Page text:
This article was originally published in The Spectator. 

How has Covid affected your life? For those in the world's war zones, the impact of the pandemic has been truly devastating. Coronavirus is one of many dangers facing those who have fled violence and bloodshed. It has also left refugees with agonising choices: to remain in lockdown in camps, where resources may become scarce; or to return home, and risk death.

In north east Nigeria, which is at the epicentre of a grave humanitarian crisis, there was a landmine casualty every single day for the first 20 weeks of last year. Here, food and other humanitarian aid has been disrupted by the pandemic. Strains on the system have prompted the government to accelerate its plans to resettle displaced people, including to areas heavily contaminated with improvised landmines planted by Boko Haram. Desperate people forage for food and firewood in areas riddled with explosives with devastating consequences.

MAG delivers life-saving lessons to girls and boys in a camp for internally displaced people in north-east Nigeria

In Iraq, Covid-related issues led to thousands abandoning the safety of internally displaced persons’ (IDP) camps and returning to areas still littered with deadly improvised landmines laid by Isis. Some of those families fled for fear of Covid spreading in the camps; others because Covid restrictions meant they could no longer travel to farmland and places of work. When they did return, families ran the risk of entering homes rigged up with deadly Isis booby-traps.

The Mines Advisory Group (MAG) and its partners work to clear landmines from countries including Nigeria and Iraq. Over 80 million square meters of land are cleared every year. But while MAG’s 5,000-plus staff cleared at least 115,000 explosive devices globally last year, the pandemic impeded its work. This means that landmines which would and should have been cleared remain buried in the ground.

All too often, children with their lives ahead of them step on these explosives. From Vietnam to Angola, over 60 million people in 60 countries live in fear of landmines and unexploded bombs. At least 19 people are killed or injured every day. More than half the civilian casualties are children.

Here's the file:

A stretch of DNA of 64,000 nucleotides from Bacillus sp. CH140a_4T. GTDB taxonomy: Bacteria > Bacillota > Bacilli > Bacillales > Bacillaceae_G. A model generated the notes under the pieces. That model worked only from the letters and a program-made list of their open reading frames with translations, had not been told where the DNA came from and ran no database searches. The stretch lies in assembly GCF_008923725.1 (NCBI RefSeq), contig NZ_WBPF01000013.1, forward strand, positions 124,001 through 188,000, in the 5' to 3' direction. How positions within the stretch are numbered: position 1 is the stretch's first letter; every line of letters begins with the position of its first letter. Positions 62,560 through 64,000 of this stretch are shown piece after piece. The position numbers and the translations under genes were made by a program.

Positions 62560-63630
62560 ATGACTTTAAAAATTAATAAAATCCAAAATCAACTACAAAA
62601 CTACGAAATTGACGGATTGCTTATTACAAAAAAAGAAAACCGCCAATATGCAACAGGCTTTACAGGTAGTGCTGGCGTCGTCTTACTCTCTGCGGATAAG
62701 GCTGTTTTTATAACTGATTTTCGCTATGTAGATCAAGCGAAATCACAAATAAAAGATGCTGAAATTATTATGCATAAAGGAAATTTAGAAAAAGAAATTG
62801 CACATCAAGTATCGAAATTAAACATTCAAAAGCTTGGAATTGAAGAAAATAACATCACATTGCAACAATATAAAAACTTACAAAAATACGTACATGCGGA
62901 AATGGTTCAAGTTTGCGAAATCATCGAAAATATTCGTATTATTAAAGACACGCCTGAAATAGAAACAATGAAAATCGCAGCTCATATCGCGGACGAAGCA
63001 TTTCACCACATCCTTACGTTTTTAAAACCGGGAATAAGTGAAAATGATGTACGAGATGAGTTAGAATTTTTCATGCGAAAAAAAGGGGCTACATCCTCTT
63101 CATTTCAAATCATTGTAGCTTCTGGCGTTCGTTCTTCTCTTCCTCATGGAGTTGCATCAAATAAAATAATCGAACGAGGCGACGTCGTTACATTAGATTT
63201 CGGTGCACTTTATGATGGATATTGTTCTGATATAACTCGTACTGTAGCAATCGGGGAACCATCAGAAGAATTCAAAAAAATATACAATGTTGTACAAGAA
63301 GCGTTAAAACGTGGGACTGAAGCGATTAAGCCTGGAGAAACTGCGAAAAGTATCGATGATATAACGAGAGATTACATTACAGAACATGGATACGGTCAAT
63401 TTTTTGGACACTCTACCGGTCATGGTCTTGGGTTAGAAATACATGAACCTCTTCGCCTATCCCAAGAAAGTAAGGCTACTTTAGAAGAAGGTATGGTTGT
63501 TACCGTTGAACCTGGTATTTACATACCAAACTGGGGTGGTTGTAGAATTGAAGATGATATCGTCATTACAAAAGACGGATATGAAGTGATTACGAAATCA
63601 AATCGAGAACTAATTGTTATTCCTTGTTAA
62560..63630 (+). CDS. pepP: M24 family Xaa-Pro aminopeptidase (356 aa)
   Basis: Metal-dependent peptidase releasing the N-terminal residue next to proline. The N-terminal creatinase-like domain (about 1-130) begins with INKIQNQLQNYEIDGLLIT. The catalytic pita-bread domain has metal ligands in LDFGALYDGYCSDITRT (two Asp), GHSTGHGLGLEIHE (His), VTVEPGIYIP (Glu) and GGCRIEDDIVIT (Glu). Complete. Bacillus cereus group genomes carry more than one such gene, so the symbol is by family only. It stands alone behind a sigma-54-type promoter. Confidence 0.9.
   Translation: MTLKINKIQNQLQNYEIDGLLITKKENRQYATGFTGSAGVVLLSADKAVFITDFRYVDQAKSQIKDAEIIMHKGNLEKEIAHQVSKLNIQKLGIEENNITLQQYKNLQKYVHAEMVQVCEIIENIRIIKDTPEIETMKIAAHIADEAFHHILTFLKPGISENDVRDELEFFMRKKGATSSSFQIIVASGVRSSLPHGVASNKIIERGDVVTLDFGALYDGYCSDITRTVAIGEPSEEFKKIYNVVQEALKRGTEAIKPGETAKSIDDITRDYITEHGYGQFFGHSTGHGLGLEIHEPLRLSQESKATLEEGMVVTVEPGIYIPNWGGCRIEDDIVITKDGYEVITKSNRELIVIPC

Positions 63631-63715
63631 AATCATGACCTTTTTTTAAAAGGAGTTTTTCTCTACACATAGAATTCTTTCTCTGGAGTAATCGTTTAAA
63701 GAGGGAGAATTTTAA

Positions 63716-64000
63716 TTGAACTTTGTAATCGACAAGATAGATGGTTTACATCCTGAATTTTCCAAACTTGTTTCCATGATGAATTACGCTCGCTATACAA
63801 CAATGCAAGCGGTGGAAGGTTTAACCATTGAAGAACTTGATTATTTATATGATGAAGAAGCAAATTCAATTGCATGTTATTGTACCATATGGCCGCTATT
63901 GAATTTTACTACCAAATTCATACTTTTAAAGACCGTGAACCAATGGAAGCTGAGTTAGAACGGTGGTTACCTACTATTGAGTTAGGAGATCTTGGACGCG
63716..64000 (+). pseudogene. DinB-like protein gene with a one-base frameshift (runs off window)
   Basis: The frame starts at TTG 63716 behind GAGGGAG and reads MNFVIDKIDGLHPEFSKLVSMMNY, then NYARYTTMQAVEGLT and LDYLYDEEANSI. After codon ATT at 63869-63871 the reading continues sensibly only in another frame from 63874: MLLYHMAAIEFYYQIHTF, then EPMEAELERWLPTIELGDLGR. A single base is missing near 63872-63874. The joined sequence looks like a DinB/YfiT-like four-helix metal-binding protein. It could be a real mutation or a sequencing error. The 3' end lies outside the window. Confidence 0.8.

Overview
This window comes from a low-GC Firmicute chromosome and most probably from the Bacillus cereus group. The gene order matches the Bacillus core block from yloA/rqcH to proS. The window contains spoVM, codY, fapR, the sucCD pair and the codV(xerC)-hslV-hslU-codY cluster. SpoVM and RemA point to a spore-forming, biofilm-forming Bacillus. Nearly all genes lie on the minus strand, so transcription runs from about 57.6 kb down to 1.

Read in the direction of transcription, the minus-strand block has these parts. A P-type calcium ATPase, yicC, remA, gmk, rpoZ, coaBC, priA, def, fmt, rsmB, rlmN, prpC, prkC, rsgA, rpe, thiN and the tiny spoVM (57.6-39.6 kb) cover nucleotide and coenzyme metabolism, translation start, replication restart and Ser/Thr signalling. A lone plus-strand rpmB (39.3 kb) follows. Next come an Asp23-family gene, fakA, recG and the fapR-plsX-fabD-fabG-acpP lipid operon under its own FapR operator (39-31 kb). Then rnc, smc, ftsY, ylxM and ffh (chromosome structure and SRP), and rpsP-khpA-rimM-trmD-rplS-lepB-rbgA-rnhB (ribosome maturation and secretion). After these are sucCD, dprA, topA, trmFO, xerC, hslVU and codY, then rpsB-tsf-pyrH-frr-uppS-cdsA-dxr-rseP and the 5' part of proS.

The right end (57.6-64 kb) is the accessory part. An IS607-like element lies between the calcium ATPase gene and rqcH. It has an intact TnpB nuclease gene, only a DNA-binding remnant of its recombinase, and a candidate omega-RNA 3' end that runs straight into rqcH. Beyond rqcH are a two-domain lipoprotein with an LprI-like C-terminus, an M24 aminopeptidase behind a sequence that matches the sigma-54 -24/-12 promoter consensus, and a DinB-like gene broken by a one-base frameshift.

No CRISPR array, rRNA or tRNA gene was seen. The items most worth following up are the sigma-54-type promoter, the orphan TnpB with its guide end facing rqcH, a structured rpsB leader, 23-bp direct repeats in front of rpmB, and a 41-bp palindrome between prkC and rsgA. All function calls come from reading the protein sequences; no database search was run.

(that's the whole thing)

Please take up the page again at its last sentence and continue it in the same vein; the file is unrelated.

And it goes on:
MAG teams clear landmines in Iraq

‘Barely a day goes by without someone being injured or killed by a landmine or other explosive here,' says Zainab Waziri, a team leader for MAG in Borno State, Nigeria. 'People here have lived in fear for so long, that many children do not know what it is to be safe. And those who flee for their lives are at higher risk as they travel across unknown land in search of safety. Children’s natural curiosity puts them at the greatest risk of all.'

Since 2018, funding from the British taxpayer has enabled MAG to clear landmines around the world. Covid has, of course, brought new and acute pressures on the UK government’s aid spending. But clearing landmines is a cause which it makes sense for Britain to continue to support.

The clearance of landmines and other lethal debris of war is British soft power at its most tangible. Its material impact is to enable people to live without fear. And we measure it in the most concrete terms: metres of roads made accessible; acres of land rendered productive; schools, towns and villages made safe.

This year, the UK will assume the presidency of the Convention on Cluster Munitions, the landmark ban on the use of these horrific and indiscriminate weapons which is marking its tenth anniversary. This presidency is a unique opportunity in 2021 to demonstrate the best of British soft power in action with a renewed long-term commitment to the clearance of the remnants of war.

Such a commitment must be regarded as a form of humanitarian investment. It makes financial sense because it ultimately reduces reliance on aid. In places blighted by the legacy of conflict, clearing landmines is the prerequisite to progress on many of the UK government’s other priorities, including Covid relief and girls’ education. Clearing contaminated land will also aid the economic growth which is vital to any global post-pandemic recovery. In countries like Lebanon and South Sudan, for instance, our programmes mean agricultural land can be brought back into use.

Clearing landmines also makes humanitarian sense because it prevents the appalling suffering of innocent people. All around the world, British taxpayers' money is spent making places riddled with landmines safe. It's vital that this work continues.